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Human Trafficking the Role of the Health Care Provider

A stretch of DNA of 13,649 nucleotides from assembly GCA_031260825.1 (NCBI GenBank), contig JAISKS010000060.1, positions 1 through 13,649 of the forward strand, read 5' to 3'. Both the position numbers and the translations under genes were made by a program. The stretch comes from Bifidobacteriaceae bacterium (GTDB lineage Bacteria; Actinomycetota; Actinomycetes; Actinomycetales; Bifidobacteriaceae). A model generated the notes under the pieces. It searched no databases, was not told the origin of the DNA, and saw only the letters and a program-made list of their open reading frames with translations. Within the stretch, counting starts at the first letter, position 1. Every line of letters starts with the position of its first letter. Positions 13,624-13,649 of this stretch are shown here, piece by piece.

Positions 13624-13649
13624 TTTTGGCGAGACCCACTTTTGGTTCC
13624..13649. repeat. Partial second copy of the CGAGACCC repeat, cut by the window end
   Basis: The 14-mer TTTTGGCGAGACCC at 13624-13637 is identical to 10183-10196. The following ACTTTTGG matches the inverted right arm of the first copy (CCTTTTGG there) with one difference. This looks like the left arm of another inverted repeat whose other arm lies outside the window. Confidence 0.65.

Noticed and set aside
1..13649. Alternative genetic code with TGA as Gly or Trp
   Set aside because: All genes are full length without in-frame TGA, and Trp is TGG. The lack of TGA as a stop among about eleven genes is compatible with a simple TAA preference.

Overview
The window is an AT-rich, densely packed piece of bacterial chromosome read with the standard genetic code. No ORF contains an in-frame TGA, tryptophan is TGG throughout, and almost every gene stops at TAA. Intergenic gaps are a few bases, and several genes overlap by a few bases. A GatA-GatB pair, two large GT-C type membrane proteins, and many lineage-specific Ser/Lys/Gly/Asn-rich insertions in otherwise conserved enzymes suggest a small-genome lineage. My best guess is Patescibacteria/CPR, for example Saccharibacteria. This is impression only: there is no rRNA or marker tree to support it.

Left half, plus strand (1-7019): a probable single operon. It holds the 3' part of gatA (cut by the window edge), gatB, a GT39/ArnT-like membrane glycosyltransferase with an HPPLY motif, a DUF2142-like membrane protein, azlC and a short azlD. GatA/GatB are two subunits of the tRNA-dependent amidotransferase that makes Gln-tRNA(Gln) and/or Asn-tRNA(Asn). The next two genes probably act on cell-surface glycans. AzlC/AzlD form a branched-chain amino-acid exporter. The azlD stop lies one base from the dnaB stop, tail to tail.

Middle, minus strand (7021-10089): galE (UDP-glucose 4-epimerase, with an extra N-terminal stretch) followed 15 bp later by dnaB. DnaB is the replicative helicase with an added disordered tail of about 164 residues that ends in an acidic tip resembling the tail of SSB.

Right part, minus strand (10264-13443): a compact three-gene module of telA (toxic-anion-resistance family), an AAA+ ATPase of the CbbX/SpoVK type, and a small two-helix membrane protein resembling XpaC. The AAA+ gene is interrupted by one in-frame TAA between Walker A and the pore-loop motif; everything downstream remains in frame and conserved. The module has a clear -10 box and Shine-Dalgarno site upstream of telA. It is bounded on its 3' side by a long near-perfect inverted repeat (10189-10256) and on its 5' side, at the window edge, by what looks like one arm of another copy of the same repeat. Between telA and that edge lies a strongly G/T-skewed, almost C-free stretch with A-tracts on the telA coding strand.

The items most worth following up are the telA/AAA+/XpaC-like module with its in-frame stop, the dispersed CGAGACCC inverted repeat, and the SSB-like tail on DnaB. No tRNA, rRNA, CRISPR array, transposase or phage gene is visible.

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  Human Trafficking: The Role of the Health Care Provider  Tiffany Dovydaitis[RN, WHCNP] Ruth L. Kirschstein NRSA predoctoral fellow in the Center for Health Equity Research at TheUniversity of Pennsylvania School of Nursing. Her research interests include women’s health,immigrant health, and sexual violence  Abstract Human trafficking is a major public health problem, both domestically and internationally. Healthcare providers are often the only professionals to interact with trafficking victims who are still incaptivity. The expert assessment and interview skills of providers contribute to their readiness toidentify victims of trafficking. The purpose of this article is to provide clinicians with knowledgeon trafficking and give specific tools that they may use to assist victims in the clinical setting.Definitions, statistics, and common health care problems of trafficking victims are reviewed. Therole of the health care provider is outlined through a case study and clinical practice tools are provided. Suggestions for future research are also briefly addressed. Keywords case study; human trafficking; immigrant; sex trafficking; women’s health care INTRODUCTION “…[T]rafficking can only exist in an atmosphere of public, professional, and academic indifference.” 1 Human trafficking is a global public health problem. Although difficult to quantify becauseof its underground nature, there are approximately 800,000 people trafficked acrossinternational borders annually. Of those, 80% are women or girls; 50% of these females areminors. 2-4  In the United States alone, 50,000 persons are trafficked into the country everyyear, and there are approximately 400,000 domestic minors involved in trafficking. 2,5  Thesestatistics easily debunk the common myths that human trafficking only happens in other countries and that those who are trafficked in the United States are always of internationalsrcin. In fact, the United States is one of the largest market/destinations for trafficking inthe world, second only to Germany. 3 Health care providers are one of the few professionals likely to interact with trafficked women and girls while they are still in captivity. 2,5  One study found that 28% of trafficked women saw a health care professional while still in captivity. This represents a seriousmissed opportunity for intervention. 6  Health care providers are in a unique position toidentify victims of trafficking and provide important physical and psychological care for victims while in captivity and after. This article provides clinicians with knowledge ontrafficking and offers specific tools that they can use to assist victims in the clinical setting. © 2010 by the American College of Nurse-Midwives.Address correspondence to Tiffany Dovydaitis, RN, WHCNP, T32 Doctoral Fellow, The University of Pennsylvania School of  Nursing, Center for Health Equity Research, Claire M. Fagin Hall, 418 Curie Blvd., Floor 2L, Philadelphia, PA 19104-4217.dtiffany@nursing.upenn.edu.  NIH Public Access Author Manuscript  J Midwifery Womens Health . Author manuscript; available in PMC 2011 June 29. Published in final edited form as: J Midwifery Womens Health  . 2010 ; 55(5): 462–467. doi:10.1016/j.jmwh.2009.12.017. NI  H-P A A  u t  h  or M an u s  c r i   p t  NI  H-P A A  u t  h  or M an u s  c r i   p t  NI  H-P A A  u t  h  or M an u s  c r i   p t    DEFINITIONS AND DISTINCTIONS According to the US Department of State, human trafficking is “The recruitment, harboring,transportation, provision, or obtaining of a person for labor or services through the use of force, fraud, or coercion for the purpose of subjection to involuntary servitude, peonage,debt bondage, or slavery.” 4  Sex trafficking is “When a commercial sex act is induced byforce, fraud, or coercion, or when the person induced to perform such an act has not attained 18 years of age.” 4  A victim need not be physically transported from one location to another in order for the crime to fall within these definitions. 4 Sex trafficking and prostitution are not the same, but the distinction between the two issubtle and difficult to define. 7  The literature on the conceptual differences is conflicting and largely dependent on the author’s beliefs about legalized prostitution. The main distinctionsmade in the literature between trafficking and prostitution are consent and coercion. 8  Sextrafficking and prostitution are similar in that both are exploitive; women may suffer sexualassault by clients and/or pimps; and women may suffer extreme stress reactions, trauma,depression, and multiple medical problems. Table 1 presents a summary of possibledifferences. 7-9 THE SCOPE OF THE PROBLEM The International Labor Organization estimates human trafficking to be a $32 billion per year industry. 10  Human trafficking is the third largest source of income for organized crime,and there are twice as many people enslaved today as during the African slave trade. 11-13 Human trafficking involves forced labor, bonded labor, debt bondage among migrantlaborers, involuntary domestic servitude, forced child labor, child soldiers, and sextrafficking. 14  Individual victims suffer from numerous physical and psychological problems, but trafficking undermines the health, safety, and security of all nations it touches. 5,14  Withthe onset of a global financial crisis, there has been a shrinking global demand for labor and a growing supply of workers willing to take additional risks for employment. These trendswill likely increase the numbers of persons trafficked in the coming year. The two largestsource countries for trafficked persons in the United States are Mexico and East Asia, butvictims also come from South Asia, Central America, Africa, and Europe. 14  Box 1 listscommon ways that girls and women become victims of trafficking.One of the most common questions that are asked about trafficking victims is, “Why do theystay?” Although there are certainly instances when traffickers forcibly hold victims captive,more commonly victims appear able to walk away at any time. Debt bondage, control of thevictim’s money, and confiscation of passports, visas, and identifying documents arecommon ways that traffickers maintain control. 15  For example, a woman might promise to pay a coyote  to smuggle her across the border to the United States from Mexico. When shearrives in the country, she will be thousands of dollars in debt and must “work off” her debtin agricultural, hospitality, housekeeping, or other types of work. It is likely that a large portion of her wages will go to the trafficker during her first year in the United States or longer. Until she is able to pay, she may face physical threats against herself and her family,sexual harassment and assault, housing in squalid conditions, restriction of movement, and threats of deportation if she tries to escape. Traffickers may charge exorbitant interest and fees, making it difficult for her to ever pay her debt. Because she is in the United Statesillegally, it is unlikely that she will report any exploitation by her employer and/or trafficker,for fear of deportation. 16 Traffickers also use isolation from family, friends, and the public to keep their victims incaptivity. Limiting contact with outsiders and ensuring that any contact is superficial in DovydaitisPage 2  J Midwifery Womens Health . Author manuscript; available in PMC 2011 June 29. NI  H-P A A  u t  h  or M an u s  c r i   p t  NI  H-P A A  u t  h  or M an u s  c r i   p t  NI  H-P A A  u t  h  or M an u s  c r i   p t    nature will ensure that the victim does not begin to build any social support networks in thecommunity. Also, moving victims from place to place decreases the likelihood that thevictim will form relationships and/or be recognized. 15  Perhaps most insidious, the victimsare almost always subjected to harsh psychological and physical abuse, including repeated rape, in order to keep the victim submissive. 17  According to one study, trafficking victimsgenerally only see three ways of escape from their situation: 1) to become unprofitable because of trauma, emotional breakdown, or advanced pregnancy; (2) to be helped by aclient; or (3) death. 18 HEALTH PROBLEMS ASSOCIATED WITH TRAFFICKING The health problems seen in victims of trafficking are largely a result of several factors:deprivation of food and sleep, extreme stress, hazards of travel, violence (physical and sexual), and hazardous work. Because most victims do not have timely access to health care, by the time they reach a clinician it is likely that health problems are well advanced. 5  Thesewomen are at high risk for acquiring multiple sexually transmitted infections and thesequelae of multiple forced and unsafe abortions. 19,20  Physical abuse and torture oftenoccur, which can result in broken bones, contusions, dental problems (e.g., loss of teeth),and/or cigarette burns.Psychological violence results in high rates of posttraumatic stress disorder, depression,suicidal ideation, drug addiction, and a multitude of somatic symptoms. 17,19,21  When providers were asked in one study about their experiences working with victims of trafficking, they reported that these victims are less stable, more isolated, have higher levelsof fear, more severe trauma, and greater mental health needs than other victims of crime.One trafficking victim can take the same amount of the provider’s time as 20 domesticviolence victims. 22  Box 2 provides a list of common problems seen in victims of trafficking. 2,5 CLINICAL IMPLICATIONS: CARING FOR A VICTIM OF HUMAN TRACKING Identification The Campaign to Rescue and Restore Victims of Human Trafficking provides a list of  possible clues that someone may be a victim of trafficking: 1) evidence of being controlled;2) evidence of an inability to move or leave a job; 3) bruises or other signs of battering; 4)fear of deportation; 5) non–English speaking; 6) recently brought to this country; and 7) lack of passport, immigration, or identification documents. 23  Health care provider tools,including screening tools and posters for the office, are available on the campaign’s Website. 24  Although this list of clues could be used for multiple other problems (e.g., domesticviolence), they indicate the need for further investigation by the provider.Victims will likely fear authority figures and be reluctant to give out personal information,so interviewing the client can be difficult. The first steps to a successful encounter aregetting the client alone (victims are often accompanied by another person), finding aninterpreter if necessary, and building a trusting rapport with the client. Because the client isunlikely to identify herself as a trafficking victim, the provider needs to pay attention tosubtle and nonverbal cues. Treatment Responding to all of the victim’s physical and emotional needs is outside of the scope of theindividual provider’s practice, because the client will need long-term treatment with aninterdisciplinary team of health care professionals. The provider should care for any DovydaitisPage 3  J Midwifery Womens Health . Author manuscript; available in PMC 2011 June 29. NI  H-P A A  u t  h  or M an u s  c r i   p t  NI  H-P A A  u t  h  or M an u s  c r i   p t  NI  H-P A A  u t  h  or M an u s  c r i   p t    immediate needs, including treatment of physical trauma, sexually transmitted infections,diagnosis of pregnancy, and assessing for suicidal ideation. Making a Plan Once a victim of trafficking is identified, the clinician and client will need to put together a plan of care. The health care provider should be aware of the following: 1) the provider cannot force the victim to report the crime, and 2) the victim and/or victim’s family may beat risk for immense harm if she reports the crime. If the victim is a minor, the provider isunder legal obligation to phone child protective services.The plan of care will be client-specific, but the provider should consider phoning the National Human Trafficking Resource Center (1-888-373-7888). This national referral linecan assist in finding local resources for the victim and developing a safety plan that isacceptable to the client. Because victims of human trafficking have already experienced significant powerlessness, this is an opportunity for the provider to purposively give theclient some decision-making ability. For example, the provider and client can anonymouslycall the referral line together and ask pertinent questions about the client’s situation. Or the provider can give the client a phone, the phone number, and a safe space in which to makethe call herself. The clinician is not mandated by law to call anyone (either the referral lineor law enforcement) unless the client is under 18 years of age. While the clinician may callthe referral line anonymously without the client’s permission, it is not advisable to make anofficial report without the client’s consent. Please note that this is a gray area and that eachclinician will have to make his/her own moral decision regarding the reporting of suspected trafficking.If the client does contact the National Human Trafficking Resource Center, the staff member on the line can help the victim get to a safe place. Once in a safe location, the victim canchoose to pursue the certification process, which is part of the Victims of Trafficking and Violence Protection Act. 25  Certification provides the victim with the documentationrequired to remain in the United States legally and receive benefits and services under federal/state programs. If the victim is already a US citizen or a minor, she does not need toapply for certification, because she is already eligible. Examples of federally funded servicesand benefits are health care, translation, witness protection, legal representation, jobtraining, transportation, and access to housing. In order to be certified, the victim must meetthe following criteria: 1) be a victim of trafficking; 2) be willing to assist with theinvestigation and prosecution of trafficking cases (or be unable to cooperate because of  physical or psychological trauma); and 3) have completed an application for a T visa. 26 When a victim is undocumented, deportation will likely be of great concern and a possible barrier to reporting a crime. In response to this reality, the US Department of Justice created the trafficking visa (T visa), which allows the victim (and certain family members) to remainin the United States legally if the victim complies with “reasonable requests for assistance inthe investigation or prosecution of acts of trafficking.” Recipients of the T visa are eligiblefor legal employment and can become lawful permanent residents after 3 years. 27  Even withthe availability of the T visa, the undocumented immigrant cannot be completely assured that she will not be deported if denied the visa, and it is important for the provider to notmake any promises about immigration status.As the omniscient reader of the case study presented in Box 3, how might you advise theclinician to proceed? There are multiple possible outcomes to this scenario. Two possibleoutcomes are: DovydaitisPage 4  J Midwifery Womens Health . Author manuscript; available in PMC 2011 June 29. NI  H-P A A  u t  h  or M an u s  c r i   p t  NI  H-P A A  u t  h  or M an u s  c r i   p t  NI  H-P A A  u t  h  or M an u s  c r i   p t